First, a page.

State-Trait Anxiety Inventory (Spielberger, 2007, STAI) is comprised of two 20-item self-report scales measuring state-anxiety (a transitory psychobiological emotional state or condition which is characterized subjective, consciously feeling and thoughts related to tension, apprehension, worry and nervousness) and trait-anxiety (individual differences in anxiety proneness as a personality trait, or the general tendency to experience anxiety). It was adapted on Romanian population by Pitariu and Peleașă. The internal consistency was .92 for state-anxiety and .94 for trait-anxiety, on Romanian population.

COPE (Carver, Scheier, & Weintraub, 1989, trad. Crașovan & Sava, 2013) is a questionnaire which measures 15 different coping strategies. The 60-item instrument was adapted on Romanian population by Crașovan and Sava (2013). 12 of the strategies were divided into four factors as follows: emotion-focused coping (positive interpretation and growth, restraint, acceptance), problem focused coping (planning, active approach, deletion of concurrent activities), social-support coping (instrumental support, social support and expressing emotions), and avoidant coping (denial, mental deactivation, and behavioural deactivation). In addition, religious approach, humour and substance use were considered. The alpha Cronbach coefficient for the 15 scales is between .21 (mental deactivation), and .93 (emotional-support seeking), with a mean value of .74.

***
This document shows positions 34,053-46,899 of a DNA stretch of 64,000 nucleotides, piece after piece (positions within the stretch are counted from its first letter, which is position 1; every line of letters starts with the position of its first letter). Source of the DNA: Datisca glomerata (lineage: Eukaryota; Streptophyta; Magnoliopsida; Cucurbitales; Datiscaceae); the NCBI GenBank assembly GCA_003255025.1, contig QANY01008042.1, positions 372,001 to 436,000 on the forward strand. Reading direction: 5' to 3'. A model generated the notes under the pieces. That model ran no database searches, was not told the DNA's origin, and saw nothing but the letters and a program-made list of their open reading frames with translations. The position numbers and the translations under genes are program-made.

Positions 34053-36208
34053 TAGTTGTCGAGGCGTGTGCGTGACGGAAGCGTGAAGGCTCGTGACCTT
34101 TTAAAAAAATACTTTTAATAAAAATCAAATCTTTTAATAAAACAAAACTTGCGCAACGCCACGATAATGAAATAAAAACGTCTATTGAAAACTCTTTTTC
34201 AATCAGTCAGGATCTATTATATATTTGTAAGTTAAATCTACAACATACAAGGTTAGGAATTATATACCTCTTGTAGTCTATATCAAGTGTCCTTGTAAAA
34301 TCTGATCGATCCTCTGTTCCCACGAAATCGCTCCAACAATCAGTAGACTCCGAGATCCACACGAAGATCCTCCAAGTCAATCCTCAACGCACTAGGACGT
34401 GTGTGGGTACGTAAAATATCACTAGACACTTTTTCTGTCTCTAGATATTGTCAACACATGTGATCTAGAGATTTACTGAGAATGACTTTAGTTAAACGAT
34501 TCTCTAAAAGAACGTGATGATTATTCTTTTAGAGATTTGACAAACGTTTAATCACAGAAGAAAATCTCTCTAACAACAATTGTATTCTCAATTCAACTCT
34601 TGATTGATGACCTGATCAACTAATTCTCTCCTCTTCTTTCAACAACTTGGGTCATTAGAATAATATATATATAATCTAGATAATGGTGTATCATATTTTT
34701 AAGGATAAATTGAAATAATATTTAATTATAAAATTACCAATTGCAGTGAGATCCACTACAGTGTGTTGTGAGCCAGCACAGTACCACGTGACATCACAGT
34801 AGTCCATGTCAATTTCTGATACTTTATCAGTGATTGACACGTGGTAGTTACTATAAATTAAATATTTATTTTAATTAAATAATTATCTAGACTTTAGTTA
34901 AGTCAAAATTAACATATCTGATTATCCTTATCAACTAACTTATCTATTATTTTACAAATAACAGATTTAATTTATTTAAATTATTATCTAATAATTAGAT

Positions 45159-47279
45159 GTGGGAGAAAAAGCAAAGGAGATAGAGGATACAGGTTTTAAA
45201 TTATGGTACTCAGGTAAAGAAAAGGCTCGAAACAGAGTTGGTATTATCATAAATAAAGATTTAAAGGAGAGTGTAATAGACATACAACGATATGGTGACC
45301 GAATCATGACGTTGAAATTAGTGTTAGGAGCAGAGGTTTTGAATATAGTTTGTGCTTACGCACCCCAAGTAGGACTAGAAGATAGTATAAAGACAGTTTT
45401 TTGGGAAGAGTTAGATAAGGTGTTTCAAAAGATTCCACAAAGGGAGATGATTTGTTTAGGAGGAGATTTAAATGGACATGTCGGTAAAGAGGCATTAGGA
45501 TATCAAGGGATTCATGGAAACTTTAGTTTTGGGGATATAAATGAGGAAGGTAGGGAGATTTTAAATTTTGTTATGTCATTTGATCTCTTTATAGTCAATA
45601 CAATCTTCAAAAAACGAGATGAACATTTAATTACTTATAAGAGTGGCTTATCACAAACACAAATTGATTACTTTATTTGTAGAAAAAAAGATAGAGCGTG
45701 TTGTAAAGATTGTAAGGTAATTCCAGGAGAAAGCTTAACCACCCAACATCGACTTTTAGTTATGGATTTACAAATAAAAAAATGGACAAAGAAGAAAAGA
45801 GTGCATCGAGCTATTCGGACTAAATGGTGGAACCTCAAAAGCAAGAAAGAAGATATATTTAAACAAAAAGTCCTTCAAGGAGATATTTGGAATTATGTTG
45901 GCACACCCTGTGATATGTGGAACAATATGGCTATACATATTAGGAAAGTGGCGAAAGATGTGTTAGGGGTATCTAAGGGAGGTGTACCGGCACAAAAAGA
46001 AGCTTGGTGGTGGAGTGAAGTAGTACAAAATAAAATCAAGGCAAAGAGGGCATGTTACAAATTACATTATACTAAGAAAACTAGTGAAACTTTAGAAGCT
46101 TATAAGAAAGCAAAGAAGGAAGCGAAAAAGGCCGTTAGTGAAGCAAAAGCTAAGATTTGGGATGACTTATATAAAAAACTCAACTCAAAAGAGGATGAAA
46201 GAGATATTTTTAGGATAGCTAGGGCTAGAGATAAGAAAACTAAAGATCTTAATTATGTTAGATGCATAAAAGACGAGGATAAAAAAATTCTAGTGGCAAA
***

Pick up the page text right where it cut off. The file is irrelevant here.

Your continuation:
The Proactive Coping Inventory (Greenglass et al. 1999, PCI) was developed to assess different approaches to coping using seven subscales (proactive coping, preventive coping, reflective coping, strategic planning, instrumental support seeking, emotional support seeking and avoidance coping) on a sample of 248 Canadian students, and then tested on a 144 Polish-Canadian adult sample. The subscales have a high internal consistency (alpha Cronbach coefficients ranging from .71 to .85 for all seven subscales).


The questionnaires were administered by the researchers on voluntary basis.



The descriptive characteristics of the score distributions on each scale are presented in Table 01 .

Table 1 -